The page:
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   According to the Bible,

   King Solomon declares:

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“Vanity of vanities,” says the Preacher, “Vanity of vanities! All is vanity.”

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All things are wearisome

The eye is not satisfied with seeing,

Nor is the ear filled with hearing…

That which has been will be…

There is nothing new under the sun.”

   —Ecclesiastes 1:2, 8-9 (NASB)

 

   That was how the Bible study began at Shell Point a week ago.

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      The Bible lesson from the first chapter of Ecclesiastes was excellent. It set me thinking in a fresh way.

      Solomon had experienced “everything,” he says. And he’s bored. He’s never been a soldier yet he’s been declared the wisest man. Realize, however, even though this is a Bible passage, God is not speaking here! People can speak false things in the Bible. Satan, for example, is recorded to have quoted Scripture out of context, as he did to Eve and later to Jesus as He was tempted before His ministry.

   Solomon, despite his bluster, was not aware of everything—even though it appears that he could call for or take whatever he wanted. Yet to stand back and observe him, he “lived in a box” even though it seemed a glorious one to many around him.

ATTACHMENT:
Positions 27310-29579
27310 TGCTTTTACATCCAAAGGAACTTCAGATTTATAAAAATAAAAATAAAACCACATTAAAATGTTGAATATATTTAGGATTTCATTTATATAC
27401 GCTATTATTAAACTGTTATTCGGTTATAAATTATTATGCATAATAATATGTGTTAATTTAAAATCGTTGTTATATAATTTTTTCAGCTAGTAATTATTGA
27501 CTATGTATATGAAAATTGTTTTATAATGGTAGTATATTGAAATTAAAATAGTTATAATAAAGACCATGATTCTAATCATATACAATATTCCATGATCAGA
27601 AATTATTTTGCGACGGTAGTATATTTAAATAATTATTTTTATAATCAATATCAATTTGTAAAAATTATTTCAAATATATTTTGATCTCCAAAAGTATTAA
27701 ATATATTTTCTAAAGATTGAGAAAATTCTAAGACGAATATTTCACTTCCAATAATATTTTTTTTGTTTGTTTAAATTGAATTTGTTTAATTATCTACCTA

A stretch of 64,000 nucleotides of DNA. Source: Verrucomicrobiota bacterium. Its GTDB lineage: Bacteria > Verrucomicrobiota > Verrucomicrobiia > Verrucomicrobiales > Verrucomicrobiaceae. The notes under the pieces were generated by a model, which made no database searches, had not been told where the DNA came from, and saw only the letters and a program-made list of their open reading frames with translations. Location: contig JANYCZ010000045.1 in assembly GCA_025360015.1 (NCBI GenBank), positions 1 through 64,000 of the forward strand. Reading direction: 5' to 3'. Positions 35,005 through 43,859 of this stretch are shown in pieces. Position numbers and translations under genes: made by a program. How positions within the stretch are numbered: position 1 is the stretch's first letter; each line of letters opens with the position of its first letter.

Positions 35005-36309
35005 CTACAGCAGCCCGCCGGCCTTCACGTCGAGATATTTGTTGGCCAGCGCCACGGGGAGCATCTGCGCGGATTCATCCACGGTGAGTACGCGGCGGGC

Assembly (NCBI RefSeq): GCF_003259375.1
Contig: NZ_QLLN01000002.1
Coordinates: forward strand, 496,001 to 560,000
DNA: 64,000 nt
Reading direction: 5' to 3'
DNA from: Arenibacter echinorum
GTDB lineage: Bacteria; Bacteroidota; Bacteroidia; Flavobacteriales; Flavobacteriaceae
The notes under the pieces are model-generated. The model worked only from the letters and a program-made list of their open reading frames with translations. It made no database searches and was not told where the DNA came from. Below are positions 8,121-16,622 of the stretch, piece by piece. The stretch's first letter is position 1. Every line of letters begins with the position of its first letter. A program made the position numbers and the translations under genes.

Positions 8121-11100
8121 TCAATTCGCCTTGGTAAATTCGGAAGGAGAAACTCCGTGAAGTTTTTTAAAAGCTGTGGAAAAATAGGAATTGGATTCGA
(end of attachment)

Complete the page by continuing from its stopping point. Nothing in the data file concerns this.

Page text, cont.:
Much existed outside it, however.

   Take, for example, the “joy of restraint” which is often the better option, one more common to the poor who are good, and who creatively manage what they have, often ignoring the glitter of what questionably seems best. Jumping off the roof to try and catch the closest star is a fool’s errand. Better to carefully retreat back down the ladder. (There’s even some risk to that!)

   There’s a wisdom here that Solomon could never understand.

   An example from football comes to mind.

   In the distance a pass receiver who’s in the clear but close to the sidelines readies himself for the final play of the game. He must jump high to catch the ball—but come down in bounds and continue his run to the goal line. It’s difficult, risky, but doable.

   And he must catch and run in order to win.

   So he surrenders his comfortable freedom to step out of bounds and walk away.

   He’s not a spectator. The game isn’t everything, of course.

   But he’s a player and he doesn’t know much more than his game. But he’s prepared himself for this.

   So he catches, stays in bounds, and scores.

   Solomon would have declared that the sidelines were wider.

   And everyone else would be bored.